Letter from the Publisher
Categories: Psychology & Personal Growth
And yet the ferment must be contained for it to do its work; after and before the wild ride on either side the material must be assembled into a tangible book and delivered to the “trade,” namely the commercial labyrinth that every book must navigate to find its path into readers’ hands. On some days, it can almost feel like a game of telephone, with a dwindling amount of time and space to convey what you first heard (a 400-page book) into a sound-bite-sized tidy package, replete of course with searchable terms.
For some books, this part of the journey isn’t particularly difficult; usually these are books with either a very clear and specific message and/or a very clear and specific audience. But as a publisher who endeavors to publish books that most publishers won’t publish, ones that crack open a preconceived notion and add a mixture of time-tested wisdom and gutsy prescience, these “easy” books are more the exception than the norm.
But even in this land of misshapen toys, there are some particularly ornery books that simply refuse to be shaped into the round hole that the book trade demands—books that scoff at standard questions like “what’s this book about in fifty words or less?” or “what section of the bookstore should it go in?” or “who is the audience?”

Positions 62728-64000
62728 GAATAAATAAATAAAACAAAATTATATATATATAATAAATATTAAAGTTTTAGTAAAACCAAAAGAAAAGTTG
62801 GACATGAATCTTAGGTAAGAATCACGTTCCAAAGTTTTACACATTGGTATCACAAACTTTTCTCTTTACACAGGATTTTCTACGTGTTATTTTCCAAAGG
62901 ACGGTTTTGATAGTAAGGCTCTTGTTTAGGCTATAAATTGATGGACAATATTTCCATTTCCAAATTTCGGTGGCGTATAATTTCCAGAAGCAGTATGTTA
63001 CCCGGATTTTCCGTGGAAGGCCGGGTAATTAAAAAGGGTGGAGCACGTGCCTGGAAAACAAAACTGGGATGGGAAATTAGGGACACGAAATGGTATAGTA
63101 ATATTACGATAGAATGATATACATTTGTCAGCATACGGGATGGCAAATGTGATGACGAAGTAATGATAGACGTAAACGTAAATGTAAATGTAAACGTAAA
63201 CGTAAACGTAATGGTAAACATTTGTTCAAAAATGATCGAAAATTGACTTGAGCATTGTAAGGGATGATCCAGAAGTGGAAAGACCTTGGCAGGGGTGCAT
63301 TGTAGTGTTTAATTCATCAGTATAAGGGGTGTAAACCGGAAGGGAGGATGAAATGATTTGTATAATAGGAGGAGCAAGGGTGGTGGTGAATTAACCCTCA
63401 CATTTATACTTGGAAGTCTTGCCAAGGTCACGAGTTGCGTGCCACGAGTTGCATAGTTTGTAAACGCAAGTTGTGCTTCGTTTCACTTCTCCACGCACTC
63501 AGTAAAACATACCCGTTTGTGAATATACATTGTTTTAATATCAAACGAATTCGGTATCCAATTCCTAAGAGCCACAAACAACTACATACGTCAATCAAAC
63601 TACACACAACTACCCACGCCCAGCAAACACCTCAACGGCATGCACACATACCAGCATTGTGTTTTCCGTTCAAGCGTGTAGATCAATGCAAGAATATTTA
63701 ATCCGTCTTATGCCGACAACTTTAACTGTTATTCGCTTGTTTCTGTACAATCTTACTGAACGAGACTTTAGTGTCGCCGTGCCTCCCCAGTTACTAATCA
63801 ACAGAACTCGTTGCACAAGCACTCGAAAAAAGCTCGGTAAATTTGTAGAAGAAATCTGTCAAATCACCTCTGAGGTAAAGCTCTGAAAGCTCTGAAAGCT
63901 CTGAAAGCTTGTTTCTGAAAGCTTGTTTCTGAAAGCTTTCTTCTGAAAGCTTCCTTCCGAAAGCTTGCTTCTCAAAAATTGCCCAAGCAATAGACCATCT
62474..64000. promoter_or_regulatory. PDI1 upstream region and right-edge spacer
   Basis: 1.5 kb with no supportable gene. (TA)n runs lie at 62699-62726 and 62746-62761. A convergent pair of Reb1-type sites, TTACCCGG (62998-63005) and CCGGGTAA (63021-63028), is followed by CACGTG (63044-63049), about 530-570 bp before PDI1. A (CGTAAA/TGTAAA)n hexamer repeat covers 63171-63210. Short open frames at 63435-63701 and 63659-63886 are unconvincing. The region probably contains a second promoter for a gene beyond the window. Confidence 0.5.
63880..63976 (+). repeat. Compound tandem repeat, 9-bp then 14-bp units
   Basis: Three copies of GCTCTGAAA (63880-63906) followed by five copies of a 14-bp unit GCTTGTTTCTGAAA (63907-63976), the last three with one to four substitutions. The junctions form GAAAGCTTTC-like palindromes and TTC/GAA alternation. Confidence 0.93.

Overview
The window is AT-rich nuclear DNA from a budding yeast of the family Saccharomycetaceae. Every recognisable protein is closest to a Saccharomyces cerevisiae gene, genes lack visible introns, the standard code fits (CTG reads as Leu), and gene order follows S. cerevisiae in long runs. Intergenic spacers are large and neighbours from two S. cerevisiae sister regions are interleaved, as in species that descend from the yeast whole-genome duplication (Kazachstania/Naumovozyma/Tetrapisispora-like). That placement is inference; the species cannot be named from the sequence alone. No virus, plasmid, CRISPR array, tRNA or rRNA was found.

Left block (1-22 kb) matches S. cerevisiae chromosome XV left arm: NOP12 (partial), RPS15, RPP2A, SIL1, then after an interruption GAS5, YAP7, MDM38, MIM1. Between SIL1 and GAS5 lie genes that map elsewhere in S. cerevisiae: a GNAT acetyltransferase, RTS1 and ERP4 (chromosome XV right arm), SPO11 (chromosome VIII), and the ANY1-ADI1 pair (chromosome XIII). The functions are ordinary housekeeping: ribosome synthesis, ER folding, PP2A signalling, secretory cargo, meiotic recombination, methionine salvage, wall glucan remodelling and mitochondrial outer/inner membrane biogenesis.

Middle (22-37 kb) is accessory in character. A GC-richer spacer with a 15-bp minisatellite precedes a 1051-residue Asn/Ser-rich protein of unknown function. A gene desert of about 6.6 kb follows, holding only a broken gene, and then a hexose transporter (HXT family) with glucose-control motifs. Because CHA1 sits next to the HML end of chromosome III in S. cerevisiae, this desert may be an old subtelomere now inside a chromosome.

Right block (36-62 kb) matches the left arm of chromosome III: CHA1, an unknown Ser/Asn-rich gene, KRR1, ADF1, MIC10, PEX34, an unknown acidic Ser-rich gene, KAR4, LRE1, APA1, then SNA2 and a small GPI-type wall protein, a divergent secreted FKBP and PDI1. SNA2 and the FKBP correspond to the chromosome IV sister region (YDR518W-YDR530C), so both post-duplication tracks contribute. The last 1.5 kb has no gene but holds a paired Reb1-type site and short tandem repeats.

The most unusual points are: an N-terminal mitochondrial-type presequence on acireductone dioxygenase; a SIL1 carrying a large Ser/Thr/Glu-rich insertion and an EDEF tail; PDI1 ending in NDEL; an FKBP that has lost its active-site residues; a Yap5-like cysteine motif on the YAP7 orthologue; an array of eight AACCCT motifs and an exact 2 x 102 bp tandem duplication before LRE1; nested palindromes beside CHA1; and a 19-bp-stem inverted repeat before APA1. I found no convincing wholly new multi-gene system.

For some of our books, the answer to these questions is “?”
Books like these confound everyone charged with bottling the spirit, and yet, beautifully and poetically, a few of them still make their mark. Stephen Jenkinson’s Die Wise was one such book, so difficult to describe that we ended up violating several cardinal rules of copywriting by boasting about what it wasn’t in the first line of copy.
It just couldn’t be bottled, so we uncorked the cava and hoped the people who needed it would find it on their tongues. And they did.
So when Mr. Jenkinson let me know that he had a new book in his bag of tricks, one about elderhood and our culture’s unreconciled relationship with it, I knew I had another wild one on our hands. We tried to make it palatable, describable, digestible, and comprehensible, but again the crow kept cawing from beyond the windows of the office, inviting us to let go of the thing, common sense be damned.
And so Come of Age flies.
Fortunately, we had help on this one: from Mr. Jenkinson himself, who of course served as faithful scribe to whatever cantankerous visionary spirit has grabbed hold of his collar, but who also has cobbled together a team of streamers, dreamers, and meme-ers who fashion their own shorthand transmissions of the ineffable.
One of these fellow bottlers is Ian MacKenzie, a fine storyteller and videographer whose short films have had their share of virality. We are lucky enough to have a trailer from Ian that attempts, in just over two minutes, to convey what this book is about. Nice vintage there, Ian. May together we help Come of Age slake our collective parched throats.Tags: Stephen Jenkinson Tim McKee